For three quarters of a century, Radio 4 has been sending notable public figures off to a desert island, with just a few records, a couple of books and a luxury item for company. Originally a sort of music review show, the programme quickly mutated into using the records to provide a framework for the castaways to talk about their life and work.
To mark the 75th birthday, we've chosen half a dozen episodes - all available to listen to now - with some of the people whose thoughts and work have shaped the world we live in.
Denys Lasdun was a leading architect, one of the foremost Brutalist architects to work in Britain. His greatest work is the Royal National Theatre in London, which joined the other concrete structures which make up the South Bank Centre on the side of the Thames.
On the programme, he was asked if he was forced to choose concrete to fit the existing buildings:
I didn't have to… I chose to use concrete but that is very much connected, that choice, with the form of the building.... It's reinforced concrete that can make these forms.
Castaway on: 20th December, 1976
Carl Sagan was an astronomer, cosmologist, author and - above all - a person able to explain his enthusiasm for exploring and understanding the universe in a way that was infectious.
On Desert Island Discs, he told about the discs that he'd taken part in casting away - on the side of NASA spacecraft:
We thought over a thousand million years there was some chance that some other species of space-faring civilisation might have come upon this ancient, derelict, primitive ship and heave to, and wonder who had made it. So attached to each space ship is a phonograph record. A metal disc with instructions for use written in what we hope is clear scientific language on the cover, and a cartridge and a stylus. We assume that if they can find us in the dark between the stars, they'll be able to figure out how to amplify the sounds.
Castaway on: 24th July, 1981
Susan Blackmore is a psychologist. She's explored the idea of consicousness and the sense of self. Earlier in her career, she was a leading thinker in the field of parapsychology - taking a sceptical approach to paranormal. It's a field she's since left.
Part of the reason for moving away from the unexplained, she explained on Desert Island Discs, was the difficulty of debating with those convinced about the paranormal:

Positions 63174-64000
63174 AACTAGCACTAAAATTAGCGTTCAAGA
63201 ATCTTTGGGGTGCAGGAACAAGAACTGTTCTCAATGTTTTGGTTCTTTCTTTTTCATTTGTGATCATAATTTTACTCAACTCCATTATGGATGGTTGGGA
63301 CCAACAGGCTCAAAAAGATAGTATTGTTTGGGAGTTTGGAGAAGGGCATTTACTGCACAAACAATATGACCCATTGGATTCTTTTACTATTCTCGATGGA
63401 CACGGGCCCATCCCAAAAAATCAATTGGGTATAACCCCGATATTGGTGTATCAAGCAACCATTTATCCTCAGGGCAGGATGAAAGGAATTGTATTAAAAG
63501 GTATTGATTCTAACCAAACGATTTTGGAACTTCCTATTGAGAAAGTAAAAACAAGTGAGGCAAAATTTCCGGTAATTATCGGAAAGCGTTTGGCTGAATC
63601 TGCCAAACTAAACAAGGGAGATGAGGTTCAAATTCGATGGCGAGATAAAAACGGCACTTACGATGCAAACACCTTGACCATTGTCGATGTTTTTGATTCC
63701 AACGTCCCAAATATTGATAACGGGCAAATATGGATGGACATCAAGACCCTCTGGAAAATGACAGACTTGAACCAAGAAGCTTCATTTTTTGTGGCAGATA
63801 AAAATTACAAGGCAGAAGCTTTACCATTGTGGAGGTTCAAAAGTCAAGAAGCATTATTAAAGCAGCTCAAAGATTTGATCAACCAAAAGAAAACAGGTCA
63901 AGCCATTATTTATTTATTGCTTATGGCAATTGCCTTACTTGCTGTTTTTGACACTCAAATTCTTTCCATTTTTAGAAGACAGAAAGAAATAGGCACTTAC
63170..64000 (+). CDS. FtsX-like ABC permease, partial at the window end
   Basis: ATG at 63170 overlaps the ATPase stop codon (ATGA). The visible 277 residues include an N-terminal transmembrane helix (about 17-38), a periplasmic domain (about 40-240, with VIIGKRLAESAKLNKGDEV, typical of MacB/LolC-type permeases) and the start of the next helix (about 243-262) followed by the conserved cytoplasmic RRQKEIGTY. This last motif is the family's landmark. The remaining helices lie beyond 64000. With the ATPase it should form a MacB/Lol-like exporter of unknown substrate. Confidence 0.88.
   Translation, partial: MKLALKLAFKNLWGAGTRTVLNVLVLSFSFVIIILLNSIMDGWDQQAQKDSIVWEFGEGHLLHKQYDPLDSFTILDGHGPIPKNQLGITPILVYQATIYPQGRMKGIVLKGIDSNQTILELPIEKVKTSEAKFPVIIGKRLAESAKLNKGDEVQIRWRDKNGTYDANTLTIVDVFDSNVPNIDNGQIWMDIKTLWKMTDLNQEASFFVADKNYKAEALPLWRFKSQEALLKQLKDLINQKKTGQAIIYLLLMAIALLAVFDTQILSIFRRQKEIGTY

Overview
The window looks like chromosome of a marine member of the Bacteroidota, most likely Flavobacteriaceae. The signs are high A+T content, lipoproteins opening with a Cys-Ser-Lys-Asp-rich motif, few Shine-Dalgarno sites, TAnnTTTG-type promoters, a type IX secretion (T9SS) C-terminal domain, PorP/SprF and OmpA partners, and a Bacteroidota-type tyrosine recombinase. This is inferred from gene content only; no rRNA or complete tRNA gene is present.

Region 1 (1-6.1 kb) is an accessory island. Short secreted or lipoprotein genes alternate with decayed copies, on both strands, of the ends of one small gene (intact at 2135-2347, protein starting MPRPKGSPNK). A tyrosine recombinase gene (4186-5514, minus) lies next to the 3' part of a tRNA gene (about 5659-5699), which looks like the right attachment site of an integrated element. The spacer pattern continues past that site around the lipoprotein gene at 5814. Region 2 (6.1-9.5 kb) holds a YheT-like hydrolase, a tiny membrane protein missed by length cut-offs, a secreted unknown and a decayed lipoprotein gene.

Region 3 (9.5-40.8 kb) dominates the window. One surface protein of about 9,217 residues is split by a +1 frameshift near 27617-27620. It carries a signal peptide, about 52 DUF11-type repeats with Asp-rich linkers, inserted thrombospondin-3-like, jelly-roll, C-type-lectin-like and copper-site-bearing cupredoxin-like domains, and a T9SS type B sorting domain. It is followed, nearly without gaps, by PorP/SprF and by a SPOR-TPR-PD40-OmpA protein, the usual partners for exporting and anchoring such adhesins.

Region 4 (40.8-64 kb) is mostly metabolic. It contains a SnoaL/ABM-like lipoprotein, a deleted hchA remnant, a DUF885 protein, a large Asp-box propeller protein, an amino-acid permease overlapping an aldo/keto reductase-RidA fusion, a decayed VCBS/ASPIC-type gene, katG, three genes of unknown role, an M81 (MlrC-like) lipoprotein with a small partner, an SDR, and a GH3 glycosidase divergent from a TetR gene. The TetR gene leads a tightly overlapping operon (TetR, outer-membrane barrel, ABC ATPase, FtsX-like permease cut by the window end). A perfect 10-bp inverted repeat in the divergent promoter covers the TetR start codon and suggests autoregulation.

Mostly I enjoy the battle, I enjoy the fact that I don't whether I'm right, and having a good argument with somebody, hearing their point of view, putting mine, will help me work out who IS right. But sometimes I just can't stand it any more. One of the things that annoyed me particularly is when I'm saying 'I don't know the answer; there's this evidence, and there's this evidence, and it all suggests to me that this is not paranormal, for example, it's explained this way.' And the answer comes back 'well, you may say you think this and you've got a theory but I know', and there's nothing you can say.
Castaway on: 3rd May, 1988
The crime writer Val McDermid published her first book in 1987. Since then, she's ammassed a shelf full of much-admired detective novels, alongside non-fiction, children's books and even a re-imagining of Jane Austen's Northanger Abbey.
At university, she came out. Did this, wondered Desert Island Discs, cause a problem for her parents, with their upbringing from a stricter era?
It was never an issue for either of my parents. Sometimes people say 'think about writing a memoir' - well, how can I write a memoir? I've got no bloody conflict! My parents just took it in their stride, and it was never, ever an issue for them.
Castaway on: 14th July 2013
Stephen Spender's writing as a poet had a firm focus on social injustice and class. In 1929, he wrote a novel about the contradictions of Nazi Germany - a place both more free than the England of the time, but also not so; the book, The Temple, would not be published until 1988.
Not much of his Desert Island Discs has survived, but a few minutes are still available in the archive. In it, he shares an experience many writers will recognise - of not being an overnight success:
It had a very good critical reception. I don't think it had very many readers. I think that within two years, it had only sold a thousand copies or so.
Castaway on: 9th July, 1962